At 260 metres tall, the gigantic turbines at Dogger Bank are almost twice the size of the London Eye and the same height as New York’s iconic Rockefeller Centre. The first power milestone marks the first of what will eventually be 277 turbines powered-up across the project. Each of these turbines will be progressively commissioned between now and full commercial operation in 2026. When complete, Dogger Bank will be the world’s largest offshore wind farm, more than two and a half times the size of the largest offshore wind farm currently in operation^.
Dogger Bank sits 70 nautical miles (130km) off the coast of Yorkshire and will occupy an area almost as large as Greater London and nearly twice the size of New York City.
World-firsts in supply chain delivery
The Dogger Bank project has delivered several world-firsts in supply chain delivery that will significantly accelerate the speed at which future offshore projects can be developed. The precision offshore installation of GE Vernova’s new 13MW Haliade-X turbine technology at Dogger Bank A was completed by expert technicians and engineers working off Jan De Nul Group‘s newest jack-up installation vessel, Voltaire. With a lifting capacity of 3,200 tonnes, the Voltaire is the largest offshore jack-up installation vessel of her kind in the world and the first ultra-low emissions ship of its kind.
Dogger Bank also marks the first use of HVDC transmission technology to connect a British wind farm to National Grid’s UK energy network. This includes the installation of the world’s first unmanned offshore HVDC substation platform at the site, as well as first use of Hitachi Energy’s HVDC Light® transmission system which was successfully executed in record time of 38 months with the highest safety and quality standards.
GE Vernova Offshore Wind CEO Jan Kjaersgaard said:
“We are delighted to have energised the first Haliade-X turbine at sea as part of the Dogger Bank Wind Farm, and we want to congratulate our customers and thank all of our partners on achieving this important milestone. At GE Vernova we are committed to electrifying the world while simultaneously working to decarbonize it. We are honored to have been able to provide the first of a next generation of 13MW+ turbines for this historic project, reinforcing the critical role of technology innovation in meeting the challenges of climate change.”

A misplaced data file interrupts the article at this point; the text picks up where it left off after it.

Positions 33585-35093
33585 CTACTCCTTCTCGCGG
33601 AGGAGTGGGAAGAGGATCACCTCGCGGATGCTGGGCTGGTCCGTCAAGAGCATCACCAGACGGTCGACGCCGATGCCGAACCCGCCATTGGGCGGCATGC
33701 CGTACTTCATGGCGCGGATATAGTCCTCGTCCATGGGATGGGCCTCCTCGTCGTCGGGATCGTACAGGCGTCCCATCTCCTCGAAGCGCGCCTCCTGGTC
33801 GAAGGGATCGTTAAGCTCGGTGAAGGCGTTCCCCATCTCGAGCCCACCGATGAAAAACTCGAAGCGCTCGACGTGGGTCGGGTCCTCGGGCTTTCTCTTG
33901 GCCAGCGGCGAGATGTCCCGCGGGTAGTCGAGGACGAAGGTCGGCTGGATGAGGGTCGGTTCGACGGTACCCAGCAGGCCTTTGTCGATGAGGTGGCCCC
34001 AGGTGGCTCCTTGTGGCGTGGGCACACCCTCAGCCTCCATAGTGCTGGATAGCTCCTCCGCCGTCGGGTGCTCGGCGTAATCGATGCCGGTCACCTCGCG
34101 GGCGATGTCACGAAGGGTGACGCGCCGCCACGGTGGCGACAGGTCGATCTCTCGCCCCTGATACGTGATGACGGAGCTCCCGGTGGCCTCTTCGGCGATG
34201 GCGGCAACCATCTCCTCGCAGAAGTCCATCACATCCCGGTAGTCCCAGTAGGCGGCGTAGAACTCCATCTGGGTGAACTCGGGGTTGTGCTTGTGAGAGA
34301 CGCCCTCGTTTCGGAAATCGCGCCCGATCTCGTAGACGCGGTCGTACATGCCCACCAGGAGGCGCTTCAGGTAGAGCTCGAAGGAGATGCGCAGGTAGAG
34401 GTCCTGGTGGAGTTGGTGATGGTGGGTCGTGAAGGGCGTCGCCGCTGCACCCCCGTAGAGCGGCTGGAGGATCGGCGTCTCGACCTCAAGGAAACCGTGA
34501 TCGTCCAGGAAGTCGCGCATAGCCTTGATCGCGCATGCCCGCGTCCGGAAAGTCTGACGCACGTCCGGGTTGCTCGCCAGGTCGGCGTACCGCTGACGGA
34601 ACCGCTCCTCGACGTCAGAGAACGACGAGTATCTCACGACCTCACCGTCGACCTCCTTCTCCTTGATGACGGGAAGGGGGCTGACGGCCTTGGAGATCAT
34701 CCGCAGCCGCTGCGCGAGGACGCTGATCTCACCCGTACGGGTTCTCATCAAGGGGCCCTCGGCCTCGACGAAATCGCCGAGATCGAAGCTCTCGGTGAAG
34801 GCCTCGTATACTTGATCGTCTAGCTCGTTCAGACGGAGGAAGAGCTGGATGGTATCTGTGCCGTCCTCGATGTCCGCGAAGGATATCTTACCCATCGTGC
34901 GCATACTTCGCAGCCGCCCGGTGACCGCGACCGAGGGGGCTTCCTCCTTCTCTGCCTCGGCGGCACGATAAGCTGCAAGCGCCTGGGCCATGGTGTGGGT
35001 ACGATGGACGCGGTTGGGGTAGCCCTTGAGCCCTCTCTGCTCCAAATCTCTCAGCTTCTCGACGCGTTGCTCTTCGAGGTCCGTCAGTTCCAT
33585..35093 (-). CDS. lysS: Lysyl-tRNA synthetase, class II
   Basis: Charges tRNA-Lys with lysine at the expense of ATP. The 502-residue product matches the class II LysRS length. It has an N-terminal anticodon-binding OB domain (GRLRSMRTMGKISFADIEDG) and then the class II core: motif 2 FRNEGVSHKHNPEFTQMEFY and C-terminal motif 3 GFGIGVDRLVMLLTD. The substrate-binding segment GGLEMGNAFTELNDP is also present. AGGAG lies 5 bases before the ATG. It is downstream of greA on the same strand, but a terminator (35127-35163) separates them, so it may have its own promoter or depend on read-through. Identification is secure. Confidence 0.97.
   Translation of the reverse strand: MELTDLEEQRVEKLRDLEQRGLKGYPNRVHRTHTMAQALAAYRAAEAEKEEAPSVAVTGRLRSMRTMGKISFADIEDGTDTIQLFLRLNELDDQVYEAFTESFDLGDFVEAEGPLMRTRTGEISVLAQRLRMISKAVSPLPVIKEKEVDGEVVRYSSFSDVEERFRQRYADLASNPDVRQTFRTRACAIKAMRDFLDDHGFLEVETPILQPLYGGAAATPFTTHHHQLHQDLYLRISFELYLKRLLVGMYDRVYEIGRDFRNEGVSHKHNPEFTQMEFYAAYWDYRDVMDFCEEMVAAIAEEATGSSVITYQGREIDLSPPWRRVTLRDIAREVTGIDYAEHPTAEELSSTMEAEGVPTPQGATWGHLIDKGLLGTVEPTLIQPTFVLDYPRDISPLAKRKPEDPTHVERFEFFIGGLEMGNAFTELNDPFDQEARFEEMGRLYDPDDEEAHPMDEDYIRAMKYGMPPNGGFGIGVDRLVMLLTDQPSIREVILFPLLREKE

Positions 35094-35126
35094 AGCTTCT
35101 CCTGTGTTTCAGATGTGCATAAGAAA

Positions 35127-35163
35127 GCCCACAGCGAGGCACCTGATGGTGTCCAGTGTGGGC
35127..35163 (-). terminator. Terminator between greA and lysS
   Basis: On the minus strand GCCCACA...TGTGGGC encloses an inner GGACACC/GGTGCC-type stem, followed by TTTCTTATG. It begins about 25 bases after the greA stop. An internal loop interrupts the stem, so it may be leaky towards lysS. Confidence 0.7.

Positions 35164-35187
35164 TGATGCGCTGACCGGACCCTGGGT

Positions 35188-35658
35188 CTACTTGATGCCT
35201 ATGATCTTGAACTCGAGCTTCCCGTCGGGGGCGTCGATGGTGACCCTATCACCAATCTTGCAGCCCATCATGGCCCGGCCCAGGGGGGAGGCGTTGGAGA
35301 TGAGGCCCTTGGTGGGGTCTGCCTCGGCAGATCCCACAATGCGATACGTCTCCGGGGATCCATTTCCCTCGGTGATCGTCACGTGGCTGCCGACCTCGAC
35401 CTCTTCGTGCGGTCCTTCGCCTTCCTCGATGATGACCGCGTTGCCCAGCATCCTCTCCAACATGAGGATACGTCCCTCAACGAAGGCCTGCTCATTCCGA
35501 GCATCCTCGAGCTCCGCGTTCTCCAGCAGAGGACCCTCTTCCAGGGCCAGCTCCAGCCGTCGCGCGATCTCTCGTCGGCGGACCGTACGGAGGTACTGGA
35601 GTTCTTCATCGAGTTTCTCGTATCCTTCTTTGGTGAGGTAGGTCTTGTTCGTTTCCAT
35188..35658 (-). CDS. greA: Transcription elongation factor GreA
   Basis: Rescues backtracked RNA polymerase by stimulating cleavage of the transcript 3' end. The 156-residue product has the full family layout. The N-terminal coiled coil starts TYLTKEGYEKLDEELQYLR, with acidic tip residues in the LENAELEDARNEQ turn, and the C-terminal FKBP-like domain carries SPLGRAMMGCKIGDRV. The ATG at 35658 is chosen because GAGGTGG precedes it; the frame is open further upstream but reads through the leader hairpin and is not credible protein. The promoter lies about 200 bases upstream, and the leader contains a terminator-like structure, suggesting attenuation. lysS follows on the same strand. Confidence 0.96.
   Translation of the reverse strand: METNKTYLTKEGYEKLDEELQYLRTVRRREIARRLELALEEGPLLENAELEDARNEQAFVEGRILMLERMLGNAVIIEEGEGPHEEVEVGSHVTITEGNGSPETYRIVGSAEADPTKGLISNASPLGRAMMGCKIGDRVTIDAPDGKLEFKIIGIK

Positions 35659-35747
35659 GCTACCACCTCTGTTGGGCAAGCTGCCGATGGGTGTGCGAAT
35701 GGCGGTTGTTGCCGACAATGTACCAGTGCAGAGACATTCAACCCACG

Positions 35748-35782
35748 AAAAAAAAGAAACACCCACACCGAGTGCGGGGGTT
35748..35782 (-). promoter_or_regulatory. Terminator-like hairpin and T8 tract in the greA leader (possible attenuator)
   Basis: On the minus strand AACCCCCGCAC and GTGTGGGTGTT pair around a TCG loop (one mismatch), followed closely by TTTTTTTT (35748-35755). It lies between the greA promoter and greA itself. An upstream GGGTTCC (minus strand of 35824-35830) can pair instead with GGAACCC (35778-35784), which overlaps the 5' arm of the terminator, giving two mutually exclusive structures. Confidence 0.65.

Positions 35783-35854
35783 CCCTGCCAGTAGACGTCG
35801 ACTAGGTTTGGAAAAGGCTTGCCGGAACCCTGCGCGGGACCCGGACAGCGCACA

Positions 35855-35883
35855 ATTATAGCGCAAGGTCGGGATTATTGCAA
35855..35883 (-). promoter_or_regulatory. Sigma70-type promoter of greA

Jan Van Impe, Manager Jan De Nul Offshore Renewables at Jan De Nul Group, added:
“Our Voltaire has proven today that the scale and characteristics of the offshore Dogger Bank turbines offer the perfect challenge for this next generation state-of-the art jack-up installation vessel. We are excited to have installed the very first offshore GE Haliade-X turbine on the Dogger Bank Wind Farm in a sustainable and efficient way, and we are looking forward to continuing this mission with industry leaders SSE Renewables, Equinor and Vårgrønn to further construct the energy transition for the UK energy market.”
Claudio Facchin, Chief Executive Officer, Hitachi Energy, said:
“The urgent energy transition requires strong collaboration, new business models, and global standards. We are proud to be the technology partner for the Dogger Bank Wind Farm project, with HVDC being the force multiplier for the clean energy transition, increasing access to an energy system that is more sustainable, flexible and secure. Today is a significant milestone in securing the UK’s future energy needs, made possible by foresighted partners such as SSE, Equinor and Vårgrønn, that have made the UK a leader in the transition to clean power.”
John Twomey, director of customer connections at National Grid, said:
“It’s a momentous engineering achievement and landmark moment to see Dogger Bank exporting its first power onto the grid. When operational as the world’s biggest wind farm, its turbines will play a key role supplying Britain with green, homegrown energy. We’re proud to have played our part reinforcing our Creyke Beck substation in readiness to safely connect that clean power to our network, and on to homes and businesses around the country.”
Creating local jobs
More than 2,000 UK jobs have been created or supported in relation to the construction and operation activities of Dogger Bank. Many of these are based in the north of England, where the project’s supply chain is creating long-term opportunities for people just starting out in their careers, as well as more experienced workers transitioning from other industries to renewable energy.
RenewableUK’s Chief Executive Dan McGrail said:
“The sheer scale of Dogger Bank shows that offshore wind is taking centre stage in Britain’s clean energy system as we move away from expensive imported fossil fuels to secure cheap homegrown power.
“This massive innovative clean energy project is a significant step forward for the UK’s world-leading offshore wind industry, creating thousands of jobs and attracting billions in private investment.
“Coastal communities in the north of England and beyond are benefitting from the new industrial opportunities which offshore wind is providing. This shows that the Government is right to press ahead with policies to increase our energy security by ensuring that vital new clean energy projects can be built faster”.